Katya Kazakina has a rather tame accounting of the bidding for works from the Siegel estate. The well-known sibling rivalry—a continual reminder of the odd connection between money and emotion—seems to have resulted in pitting Christie’s against Sotheby’s with Phillips as stalking horse.
According to Kazakina, Phillips bid more than Christie’s by a substantial sum but the Sanders branch of the Siegel family went with their long-time relationships.
“It was Sotheby’s business to lose because of Gabby and Alex,” said Arthur Sanders, Pamela’s husband. “We weren’t hiring the building. We were hiring the people in the building.”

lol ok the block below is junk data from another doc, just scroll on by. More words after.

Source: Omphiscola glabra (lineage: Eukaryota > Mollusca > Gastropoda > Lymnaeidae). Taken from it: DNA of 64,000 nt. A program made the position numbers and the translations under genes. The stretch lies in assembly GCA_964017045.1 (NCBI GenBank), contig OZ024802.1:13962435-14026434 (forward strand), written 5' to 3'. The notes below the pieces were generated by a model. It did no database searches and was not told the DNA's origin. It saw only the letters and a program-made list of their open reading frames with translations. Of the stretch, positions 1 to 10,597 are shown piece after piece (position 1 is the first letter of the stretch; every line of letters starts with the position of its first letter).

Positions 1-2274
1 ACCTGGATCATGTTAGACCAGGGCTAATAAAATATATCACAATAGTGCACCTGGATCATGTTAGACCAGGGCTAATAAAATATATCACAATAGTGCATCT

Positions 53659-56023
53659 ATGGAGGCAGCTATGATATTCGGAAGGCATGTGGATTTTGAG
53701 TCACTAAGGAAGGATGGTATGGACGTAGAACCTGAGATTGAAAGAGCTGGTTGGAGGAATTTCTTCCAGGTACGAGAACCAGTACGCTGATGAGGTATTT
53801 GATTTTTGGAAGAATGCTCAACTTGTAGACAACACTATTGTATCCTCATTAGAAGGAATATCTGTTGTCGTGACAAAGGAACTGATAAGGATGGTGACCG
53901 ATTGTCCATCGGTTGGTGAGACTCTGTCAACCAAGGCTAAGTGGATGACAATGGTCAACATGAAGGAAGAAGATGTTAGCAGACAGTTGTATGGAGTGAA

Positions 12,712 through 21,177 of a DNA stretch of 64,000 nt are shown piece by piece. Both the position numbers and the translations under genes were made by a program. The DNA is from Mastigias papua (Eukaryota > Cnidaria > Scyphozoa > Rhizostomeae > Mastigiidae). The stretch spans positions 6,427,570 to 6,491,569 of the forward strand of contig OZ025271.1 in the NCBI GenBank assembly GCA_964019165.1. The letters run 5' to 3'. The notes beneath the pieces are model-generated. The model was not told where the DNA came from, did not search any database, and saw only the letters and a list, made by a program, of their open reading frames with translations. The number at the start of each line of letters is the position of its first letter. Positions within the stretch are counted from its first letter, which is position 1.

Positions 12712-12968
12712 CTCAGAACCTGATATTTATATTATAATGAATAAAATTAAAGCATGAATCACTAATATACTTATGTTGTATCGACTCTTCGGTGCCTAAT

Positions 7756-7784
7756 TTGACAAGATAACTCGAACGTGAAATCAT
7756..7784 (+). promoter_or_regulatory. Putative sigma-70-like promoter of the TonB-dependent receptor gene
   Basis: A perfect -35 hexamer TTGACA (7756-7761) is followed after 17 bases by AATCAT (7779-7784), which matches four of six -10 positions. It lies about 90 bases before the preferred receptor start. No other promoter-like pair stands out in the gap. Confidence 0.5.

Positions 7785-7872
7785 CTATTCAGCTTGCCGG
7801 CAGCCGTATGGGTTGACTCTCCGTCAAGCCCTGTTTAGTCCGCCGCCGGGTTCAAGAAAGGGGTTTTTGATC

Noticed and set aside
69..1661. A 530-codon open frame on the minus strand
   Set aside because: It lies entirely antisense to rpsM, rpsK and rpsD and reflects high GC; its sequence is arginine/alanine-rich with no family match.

Of course, no one but Christie’s and the Sanders (and Sotheby’s and the Wilkses) really know the financial terms of the guarantees.
The stakes were fairly high here. Had the Sanders family gone with Sotheby’s, the two houses would be neck-and-neck for market share (though it would have been hard to land the Wilks Basquiat too.)
Had Phillips won the consignment, the competitive landscape in New York would have been completely re-shaped, at least for a season, underscoring just how dynamic and potentially volatile the Contemporary art market has become for the auctioneers.